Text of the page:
Intro | Before The
War | The War Begins | U.S.
Intervention | After The War |
Sidebars: Frederick Funston, American Insurrecto | Funston meets Gómez |
Spanish-Filipino-American War | An Excerpt from Mark Twain |
A Poem: "Cuba Libre" | References
on August 29, 1896, Funston got his first peek at a renowned revolutionary leader when Generalissimo Maximo Gomez, the jefe maximo, marched in with his troops to take a share of the new materiel.
After Gomez had been in camp several hours, a group of Cuban officers led Funston and his fellow expedicionarios before the famed chieftain. This old fighter appeared, so Funston thought, just as the published photographs of the times portrayed him-lean, wiry, and swarthy, his face appointed with a thin, white moustache and goatee. Reputedly a stern and high-tempered man and a native of Santo Domingo, the revolutionary leader had passed the morning by going over the mail from the junta that had been brought in by the Dauntless. He wished personally to greet the North American recruits, all of whom held the famous guerrilla leader in awe.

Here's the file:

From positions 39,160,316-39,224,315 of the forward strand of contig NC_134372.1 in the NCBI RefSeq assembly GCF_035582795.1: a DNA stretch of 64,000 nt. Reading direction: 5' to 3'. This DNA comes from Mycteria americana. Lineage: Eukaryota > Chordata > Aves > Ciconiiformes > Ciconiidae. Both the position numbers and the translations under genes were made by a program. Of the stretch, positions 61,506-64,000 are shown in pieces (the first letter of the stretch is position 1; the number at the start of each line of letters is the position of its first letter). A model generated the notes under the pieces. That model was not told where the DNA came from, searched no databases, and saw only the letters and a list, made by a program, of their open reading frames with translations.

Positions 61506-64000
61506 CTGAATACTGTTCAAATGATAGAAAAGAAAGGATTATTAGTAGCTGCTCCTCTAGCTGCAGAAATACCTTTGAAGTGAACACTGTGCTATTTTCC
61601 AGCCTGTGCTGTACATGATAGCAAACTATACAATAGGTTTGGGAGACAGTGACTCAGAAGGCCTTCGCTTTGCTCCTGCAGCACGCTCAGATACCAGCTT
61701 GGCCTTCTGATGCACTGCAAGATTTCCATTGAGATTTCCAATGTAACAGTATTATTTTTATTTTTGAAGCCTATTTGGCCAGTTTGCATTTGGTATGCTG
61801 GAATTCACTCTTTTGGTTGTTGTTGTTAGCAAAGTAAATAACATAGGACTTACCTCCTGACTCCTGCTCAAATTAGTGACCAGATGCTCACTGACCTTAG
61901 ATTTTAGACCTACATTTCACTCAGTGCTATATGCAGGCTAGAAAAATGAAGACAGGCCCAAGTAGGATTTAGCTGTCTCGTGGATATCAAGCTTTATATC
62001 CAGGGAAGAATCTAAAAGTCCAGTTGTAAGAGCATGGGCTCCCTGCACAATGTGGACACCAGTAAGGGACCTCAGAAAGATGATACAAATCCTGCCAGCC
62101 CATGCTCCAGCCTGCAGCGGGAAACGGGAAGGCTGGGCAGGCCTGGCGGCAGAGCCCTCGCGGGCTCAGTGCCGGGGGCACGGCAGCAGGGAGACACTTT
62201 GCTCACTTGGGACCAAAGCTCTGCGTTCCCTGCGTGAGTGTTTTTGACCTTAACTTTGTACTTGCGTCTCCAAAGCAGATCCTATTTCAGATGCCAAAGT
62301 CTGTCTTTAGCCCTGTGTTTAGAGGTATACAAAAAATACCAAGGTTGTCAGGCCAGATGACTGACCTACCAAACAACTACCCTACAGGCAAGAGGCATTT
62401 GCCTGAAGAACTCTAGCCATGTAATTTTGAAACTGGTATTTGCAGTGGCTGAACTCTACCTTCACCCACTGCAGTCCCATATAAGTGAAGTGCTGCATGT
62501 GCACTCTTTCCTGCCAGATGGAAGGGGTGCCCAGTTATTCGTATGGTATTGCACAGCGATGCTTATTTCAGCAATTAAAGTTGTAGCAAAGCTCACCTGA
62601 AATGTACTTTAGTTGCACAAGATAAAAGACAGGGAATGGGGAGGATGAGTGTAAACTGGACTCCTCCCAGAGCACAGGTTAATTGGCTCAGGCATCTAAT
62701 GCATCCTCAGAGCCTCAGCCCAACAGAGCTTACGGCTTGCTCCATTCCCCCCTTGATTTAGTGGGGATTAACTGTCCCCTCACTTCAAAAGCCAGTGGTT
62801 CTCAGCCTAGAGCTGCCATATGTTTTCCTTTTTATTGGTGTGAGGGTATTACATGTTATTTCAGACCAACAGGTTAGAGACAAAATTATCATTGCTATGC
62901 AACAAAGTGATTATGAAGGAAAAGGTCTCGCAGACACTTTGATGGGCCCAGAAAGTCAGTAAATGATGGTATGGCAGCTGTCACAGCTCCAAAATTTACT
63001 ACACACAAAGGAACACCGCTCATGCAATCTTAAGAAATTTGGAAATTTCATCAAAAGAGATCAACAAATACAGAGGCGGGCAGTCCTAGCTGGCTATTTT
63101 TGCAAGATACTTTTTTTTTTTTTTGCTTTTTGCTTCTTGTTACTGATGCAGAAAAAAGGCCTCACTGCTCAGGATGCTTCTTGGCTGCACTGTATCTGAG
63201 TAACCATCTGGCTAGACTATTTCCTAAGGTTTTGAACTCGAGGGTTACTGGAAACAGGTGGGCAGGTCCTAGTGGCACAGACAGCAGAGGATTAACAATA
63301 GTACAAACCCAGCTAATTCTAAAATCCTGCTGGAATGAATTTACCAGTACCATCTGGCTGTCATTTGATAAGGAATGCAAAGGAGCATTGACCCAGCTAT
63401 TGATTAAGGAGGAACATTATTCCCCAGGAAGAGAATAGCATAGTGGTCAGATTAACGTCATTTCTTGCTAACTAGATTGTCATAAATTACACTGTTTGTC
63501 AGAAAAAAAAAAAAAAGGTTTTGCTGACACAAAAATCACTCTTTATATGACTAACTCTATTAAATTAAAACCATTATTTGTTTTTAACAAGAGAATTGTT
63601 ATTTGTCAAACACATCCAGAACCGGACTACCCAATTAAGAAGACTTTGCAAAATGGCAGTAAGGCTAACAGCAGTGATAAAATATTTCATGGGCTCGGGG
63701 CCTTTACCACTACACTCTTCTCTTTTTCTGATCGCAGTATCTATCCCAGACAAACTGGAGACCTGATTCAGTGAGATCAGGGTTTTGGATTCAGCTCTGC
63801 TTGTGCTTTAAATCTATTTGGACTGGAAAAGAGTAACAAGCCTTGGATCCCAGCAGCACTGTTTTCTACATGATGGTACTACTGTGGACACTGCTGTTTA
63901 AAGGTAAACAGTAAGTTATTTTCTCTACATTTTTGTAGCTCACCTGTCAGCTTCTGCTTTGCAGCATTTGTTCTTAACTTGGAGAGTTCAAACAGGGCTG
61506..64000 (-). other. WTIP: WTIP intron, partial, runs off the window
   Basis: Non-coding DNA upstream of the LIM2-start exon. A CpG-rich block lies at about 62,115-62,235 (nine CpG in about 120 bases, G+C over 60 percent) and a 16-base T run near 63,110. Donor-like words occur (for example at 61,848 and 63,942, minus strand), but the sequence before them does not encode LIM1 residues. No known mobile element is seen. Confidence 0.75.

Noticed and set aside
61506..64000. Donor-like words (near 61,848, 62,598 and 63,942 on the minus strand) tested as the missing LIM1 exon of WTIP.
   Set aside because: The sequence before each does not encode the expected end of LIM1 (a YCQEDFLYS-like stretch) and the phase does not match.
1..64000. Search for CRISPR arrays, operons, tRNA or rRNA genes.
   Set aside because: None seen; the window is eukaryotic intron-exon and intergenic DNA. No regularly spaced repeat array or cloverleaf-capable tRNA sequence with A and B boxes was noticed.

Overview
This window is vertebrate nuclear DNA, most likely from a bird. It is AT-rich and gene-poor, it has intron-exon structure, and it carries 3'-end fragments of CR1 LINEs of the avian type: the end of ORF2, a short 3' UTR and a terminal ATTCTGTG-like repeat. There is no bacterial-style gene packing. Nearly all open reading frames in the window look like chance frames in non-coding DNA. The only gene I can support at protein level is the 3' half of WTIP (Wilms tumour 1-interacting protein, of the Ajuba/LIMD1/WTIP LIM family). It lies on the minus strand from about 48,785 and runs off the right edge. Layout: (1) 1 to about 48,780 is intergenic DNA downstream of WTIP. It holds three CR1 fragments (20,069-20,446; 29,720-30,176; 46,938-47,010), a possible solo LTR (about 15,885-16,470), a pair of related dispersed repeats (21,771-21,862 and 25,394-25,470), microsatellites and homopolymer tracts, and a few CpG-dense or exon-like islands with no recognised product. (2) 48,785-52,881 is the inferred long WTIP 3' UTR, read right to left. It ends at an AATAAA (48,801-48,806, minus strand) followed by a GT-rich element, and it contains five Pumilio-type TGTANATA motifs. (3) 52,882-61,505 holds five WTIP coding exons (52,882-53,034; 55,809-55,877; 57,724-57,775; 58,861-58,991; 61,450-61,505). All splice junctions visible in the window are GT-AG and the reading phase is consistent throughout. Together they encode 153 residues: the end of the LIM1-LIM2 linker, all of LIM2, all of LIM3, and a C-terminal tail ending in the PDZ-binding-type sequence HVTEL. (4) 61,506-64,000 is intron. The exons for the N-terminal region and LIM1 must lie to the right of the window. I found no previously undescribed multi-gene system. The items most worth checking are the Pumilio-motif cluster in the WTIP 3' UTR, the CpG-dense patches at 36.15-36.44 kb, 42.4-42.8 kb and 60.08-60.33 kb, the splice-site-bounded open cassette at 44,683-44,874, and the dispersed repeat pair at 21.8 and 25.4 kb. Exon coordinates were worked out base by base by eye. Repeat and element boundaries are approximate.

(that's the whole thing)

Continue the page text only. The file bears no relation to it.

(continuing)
Gomez first thanked Funston for his volunteering. Then he bluntly inquired about the extent of the Kansan's artillery knowledge. When he had admitted his limited expertise, Funston learned that he would have the grade and privileges of a captain, a rank that Gomez ordered the Cubans to date from August 16, the day of the expedition's arrival in Cuba. However, Gomez also gave Funston to understand that his was a captaincy that would be without the usual powers of command until he had actually proved himself as an artillerist.
A subsequent query of the jefe maximo turned the expedicionario's attention to sugar cane, the staple of the rebels and omnipresent crop of the island. Smiling grimly, Gomez used his Moorish blade to demonstrate to Funston how to strip the cane and get to the nourishing pulp. Then the insurrectos' leader amused himself by watching the recruit try inexpertly to get at the sweet plant with his own newly-issued machete. This incident firmly fixed Funston in the mind of Gomez, who afterwards always addressed him as "Capi." This abbreviated form of the rank "Capitano" was a term of endearment. Also, Gomez jokingly often asked Funston upon encountering him in camp how he liked being a "Mambi," a pejorative Spanish term for an insurrecto.
Note: Usually I make sure that accent marks appear in all the names that require them, such as Gómez. The only reason they don't appear here is that they are not used in the book being quoted. - J.A.Sierra